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Preschool enrollment in Texas is rising, but state spending is stagnating

A report from the National Institute for Early Education Research on the state of preschool enrollment and spending in the United States found that enrollment in preschool programs in Texas is increasing while spending remains flat.

The study found that enrollment of 3- and 4-year-olds increased by more than 21,000 in 2022-2023 compared to the previous year. There were 243,592 children enrolled in Texas programs last school year. State spending on these programs totaled $938,418,031, while the federal government contributed an additional $2,400,000 in tax dollars.

While spending increased by $11 million compared to last year, the study shows that figure represents only a 1% increase. Adjusted for inflation, state spending per student fell from $5,735 in 2002 to just $4,235 per student in 2022-2023.

“With the pandemic in the background, it is time for state and federal policymakers to decide whether and how to support high-quality preschool,” Allison Friedman-Krauss, lead author of the report and assistant professor for NIEER, said in a statement, as reported by K-12Dive reported.

The study provides a quality checklist of 10 benchmarks that show how state preschool programs perform. The report shows Texas meets only four of the 10 benchmarks.

Texas received check marks for policies that provide “comprehensive, aligned, supported, and culturally sensitive” preschool educational opportunities, state laws that require educators to have a bachelor's degree, state policies that require specialized preschool education, and policies that require visual, hearing, and vaccination screening.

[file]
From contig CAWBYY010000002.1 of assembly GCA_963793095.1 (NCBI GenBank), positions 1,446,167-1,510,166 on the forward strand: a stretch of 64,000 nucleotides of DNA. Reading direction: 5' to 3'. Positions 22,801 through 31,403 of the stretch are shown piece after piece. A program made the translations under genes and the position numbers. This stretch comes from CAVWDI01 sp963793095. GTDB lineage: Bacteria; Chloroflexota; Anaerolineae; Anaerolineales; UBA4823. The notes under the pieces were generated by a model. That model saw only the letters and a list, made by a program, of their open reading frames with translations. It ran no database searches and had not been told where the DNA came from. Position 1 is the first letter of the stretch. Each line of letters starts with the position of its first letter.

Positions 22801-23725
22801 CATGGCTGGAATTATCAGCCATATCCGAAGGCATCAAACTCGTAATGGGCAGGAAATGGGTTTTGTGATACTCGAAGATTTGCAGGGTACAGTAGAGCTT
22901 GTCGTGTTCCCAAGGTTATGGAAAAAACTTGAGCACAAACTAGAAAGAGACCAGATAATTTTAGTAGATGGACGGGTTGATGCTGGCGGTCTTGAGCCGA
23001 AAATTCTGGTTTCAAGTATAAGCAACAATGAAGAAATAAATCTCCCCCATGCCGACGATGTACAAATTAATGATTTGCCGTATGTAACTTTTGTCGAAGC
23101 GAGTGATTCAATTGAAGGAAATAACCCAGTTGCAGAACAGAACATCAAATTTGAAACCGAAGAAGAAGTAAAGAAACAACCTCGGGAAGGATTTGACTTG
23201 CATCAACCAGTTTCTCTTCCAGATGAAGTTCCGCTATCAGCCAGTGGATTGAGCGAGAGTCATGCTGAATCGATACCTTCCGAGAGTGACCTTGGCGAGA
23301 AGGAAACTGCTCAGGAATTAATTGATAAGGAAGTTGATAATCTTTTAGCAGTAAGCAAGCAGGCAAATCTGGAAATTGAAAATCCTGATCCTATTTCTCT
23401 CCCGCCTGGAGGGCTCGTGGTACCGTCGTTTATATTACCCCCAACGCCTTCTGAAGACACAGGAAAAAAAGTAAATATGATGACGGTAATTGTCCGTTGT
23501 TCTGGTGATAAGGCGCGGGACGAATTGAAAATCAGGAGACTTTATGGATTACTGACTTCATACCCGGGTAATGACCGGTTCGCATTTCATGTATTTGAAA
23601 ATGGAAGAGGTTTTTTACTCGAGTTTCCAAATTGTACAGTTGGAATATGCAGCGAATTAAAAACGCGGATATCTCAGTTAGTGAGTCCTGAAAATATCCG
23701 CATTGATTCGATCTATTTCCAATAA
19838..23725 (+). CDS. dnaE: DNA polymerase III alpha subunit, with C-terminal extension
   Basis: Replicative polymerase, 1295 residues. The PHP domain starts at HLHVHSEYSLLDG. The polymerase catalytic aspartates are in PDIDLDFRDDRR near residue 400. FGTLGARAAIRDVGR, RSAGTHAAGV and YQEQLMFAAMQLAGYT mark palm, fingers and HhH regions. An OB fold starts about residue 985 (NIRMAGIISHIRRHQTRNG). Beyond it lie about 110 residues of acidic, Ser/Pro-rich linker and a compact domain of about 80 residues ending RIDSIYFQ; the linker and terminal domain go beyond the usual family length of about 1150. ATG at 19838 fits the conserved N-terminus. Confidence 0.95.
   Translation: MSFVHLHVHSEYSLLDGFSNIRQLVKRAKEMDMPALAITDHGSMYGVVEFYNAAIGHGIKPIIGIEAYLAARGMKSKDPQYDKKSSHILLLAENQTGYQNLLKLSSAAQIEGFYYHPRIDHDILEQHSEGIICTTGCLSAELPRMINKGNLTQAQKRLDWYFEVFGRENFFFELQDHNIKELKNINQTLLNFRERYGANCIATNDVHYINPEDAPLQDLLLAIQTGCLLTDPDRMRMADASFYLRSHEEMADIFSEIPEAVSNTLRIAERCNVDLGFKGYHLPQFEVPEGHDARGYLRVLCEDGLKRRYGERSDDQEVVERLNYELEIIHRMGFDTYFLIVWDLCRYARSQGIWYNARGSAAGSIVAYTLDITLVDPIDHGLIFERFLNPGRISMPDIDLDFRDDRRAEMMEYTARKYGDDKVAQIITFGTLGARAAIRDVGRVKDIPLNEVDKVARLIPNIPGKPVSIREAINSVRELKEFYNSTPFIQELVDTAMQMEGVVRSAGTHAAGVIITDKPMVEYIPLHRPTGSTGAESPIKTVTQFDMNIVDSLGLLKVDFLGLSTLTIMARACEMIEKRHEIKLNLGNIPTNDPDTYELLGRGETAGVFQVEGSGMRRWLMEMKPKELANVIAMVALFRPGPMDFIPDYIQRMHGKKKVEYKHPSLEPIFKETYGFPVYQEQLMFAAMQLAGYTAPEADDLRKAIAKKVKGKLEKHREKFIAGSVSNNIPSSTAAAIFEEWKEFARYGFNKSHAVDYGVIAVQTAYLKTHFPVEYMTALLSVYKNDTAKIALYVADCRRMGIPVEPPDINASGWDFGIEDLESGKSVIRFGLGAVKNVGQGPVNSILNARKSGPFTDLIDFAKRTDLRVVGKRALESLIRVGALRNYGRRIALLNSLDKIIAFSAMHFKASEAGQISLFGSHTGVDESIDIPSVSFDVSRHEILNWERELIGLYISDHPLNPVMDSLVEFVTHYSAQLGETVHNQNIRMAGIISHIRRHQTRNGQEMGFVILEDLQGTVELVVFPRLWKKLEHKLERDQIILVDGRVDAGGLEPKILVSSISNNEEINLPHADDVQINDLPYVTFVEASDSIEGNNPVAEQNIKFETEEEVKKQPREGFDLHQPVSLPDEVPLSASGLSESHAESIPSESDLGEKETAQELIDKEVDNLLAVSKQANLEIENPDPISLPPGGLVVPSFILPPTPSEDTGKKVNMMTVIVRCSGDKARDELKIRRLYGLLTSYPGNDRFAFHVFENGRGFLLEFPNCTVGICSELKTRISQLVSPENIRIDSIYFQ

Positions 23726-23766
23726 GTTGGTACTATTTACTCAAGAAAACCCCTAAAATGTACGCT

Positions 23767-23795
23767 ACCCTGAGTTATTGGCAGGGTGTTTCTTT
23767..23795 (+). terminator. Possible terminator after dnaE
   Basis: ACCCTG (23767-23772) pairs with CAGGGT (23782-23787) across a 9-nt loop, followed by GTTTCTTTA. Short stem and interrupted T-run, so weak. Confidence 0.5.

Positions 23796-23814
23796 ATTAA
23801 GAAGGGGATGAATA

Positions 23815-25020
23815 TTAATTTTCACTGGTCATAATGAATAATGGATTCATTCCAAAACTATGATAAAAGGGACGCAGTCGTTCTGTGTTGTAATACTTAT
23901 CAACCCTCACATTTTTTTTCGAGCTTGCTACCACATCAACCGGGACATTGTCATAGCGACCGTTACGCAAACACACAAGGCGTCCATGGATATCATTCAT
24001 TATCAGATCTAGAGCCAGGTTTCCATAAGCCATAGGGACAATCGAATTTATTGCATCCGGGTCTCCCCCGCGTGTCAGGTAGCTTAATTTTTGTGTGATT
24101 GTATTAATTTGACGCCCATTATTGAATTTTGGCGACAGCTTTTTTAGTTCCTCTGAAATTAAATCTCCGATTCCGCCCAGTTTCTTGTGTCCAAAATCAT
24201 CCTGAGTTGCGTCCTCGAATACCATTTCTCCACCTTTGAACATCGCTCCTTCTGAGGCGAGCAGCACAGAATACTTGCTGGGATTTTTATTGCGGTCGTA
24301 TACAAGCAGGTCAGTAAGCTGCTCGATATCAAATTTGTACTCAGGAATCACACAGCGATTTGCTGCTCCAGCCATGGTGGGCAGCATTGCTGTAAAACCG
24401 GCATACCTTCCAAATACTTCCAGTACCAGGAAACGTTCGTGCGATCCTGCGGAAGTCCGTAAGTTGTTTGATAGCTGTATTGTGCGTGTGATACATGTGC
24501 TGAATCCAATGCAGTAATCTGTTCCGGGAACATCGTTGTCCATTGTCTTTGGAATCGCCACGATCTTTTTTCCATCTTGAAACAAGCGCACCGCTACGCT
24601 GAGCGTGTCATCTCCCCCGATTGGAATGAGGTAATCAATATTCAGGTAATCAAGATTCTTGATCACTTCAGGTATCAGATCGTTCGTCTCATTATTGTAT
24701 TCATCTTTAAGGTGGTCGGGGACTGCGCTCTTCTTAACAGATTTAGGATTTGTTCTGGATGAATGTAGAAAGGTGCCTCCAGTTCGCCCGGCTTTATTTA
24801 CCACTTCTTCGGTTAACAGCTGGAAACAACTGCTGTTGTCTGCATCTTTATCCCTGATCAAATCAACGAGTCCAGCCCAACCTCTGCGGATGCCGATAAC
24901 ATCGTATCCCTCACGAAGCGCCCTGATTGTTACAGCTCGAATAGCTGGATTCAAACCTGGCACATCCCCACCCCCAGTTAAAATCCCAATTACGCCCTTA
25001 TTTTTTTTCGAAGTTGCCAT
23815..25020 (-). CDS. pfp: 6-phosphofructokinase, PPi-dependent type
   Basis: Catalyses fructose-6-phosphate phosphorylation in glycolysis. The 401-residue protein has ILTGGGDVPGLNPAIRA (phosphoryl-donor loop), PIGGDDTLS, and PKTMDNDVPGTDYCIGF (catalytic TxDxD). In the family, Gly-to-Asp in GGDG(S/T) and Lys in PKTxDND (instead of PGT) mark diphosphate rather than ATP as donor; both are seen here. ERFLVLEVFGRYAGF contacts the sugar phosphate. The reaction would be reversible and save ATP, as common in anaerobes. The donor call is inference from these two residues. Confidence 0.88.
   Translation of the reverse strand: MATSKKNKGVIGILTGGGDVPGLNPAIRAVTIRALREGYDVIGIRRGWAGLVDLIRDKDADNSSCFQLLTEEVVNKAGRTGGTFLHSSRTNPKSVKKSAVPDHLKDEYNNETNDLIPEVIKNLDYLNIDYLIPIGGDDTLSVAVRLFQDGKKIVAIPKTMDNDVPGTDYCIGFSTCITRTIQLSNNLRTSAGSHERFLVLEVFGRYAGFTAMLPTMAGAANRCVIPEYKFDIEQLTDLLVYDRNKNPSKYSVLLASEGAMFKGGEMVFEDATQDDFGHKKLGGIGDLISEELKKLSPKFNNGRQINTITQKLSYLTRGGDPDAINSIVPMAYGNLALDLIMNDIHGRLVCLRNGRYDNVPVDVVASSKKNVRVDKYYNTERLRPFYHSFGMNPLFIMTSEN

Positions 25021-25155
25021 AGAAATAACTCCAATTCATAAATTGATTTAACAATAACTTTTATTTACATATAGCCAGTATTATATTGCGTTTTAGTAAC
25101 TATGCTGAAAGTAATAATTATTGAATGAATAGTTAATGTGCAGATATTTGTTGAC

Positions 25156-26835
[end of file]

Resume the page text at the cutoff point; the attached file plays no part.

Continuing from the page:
Texas missed the mark on seven counts, including benchmarks such as class size, training standards for teaching assistants and limits on teacher-to-student ratios. The study found that at the national level, inadequate tax spending is a cause of states failing to meet benchmarks, while regions that allow local control are even more likely to meet fewer than five benchmarks.

The study found that about 52% of 4-year-olds in Texas attend state-funded preschool programs and another 6% attend Head Start programs. The authors note that some children counted in Head Start programs may also be included in state program counts.

“Research clearly shows that children who attend a high-quality preschool are better prepared when they walk through the kindergarten door, laying the foundation for later success,” Steven Barnett, executive co-director and founder of NIEER, said in a statement Explanation.

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Anna Harden

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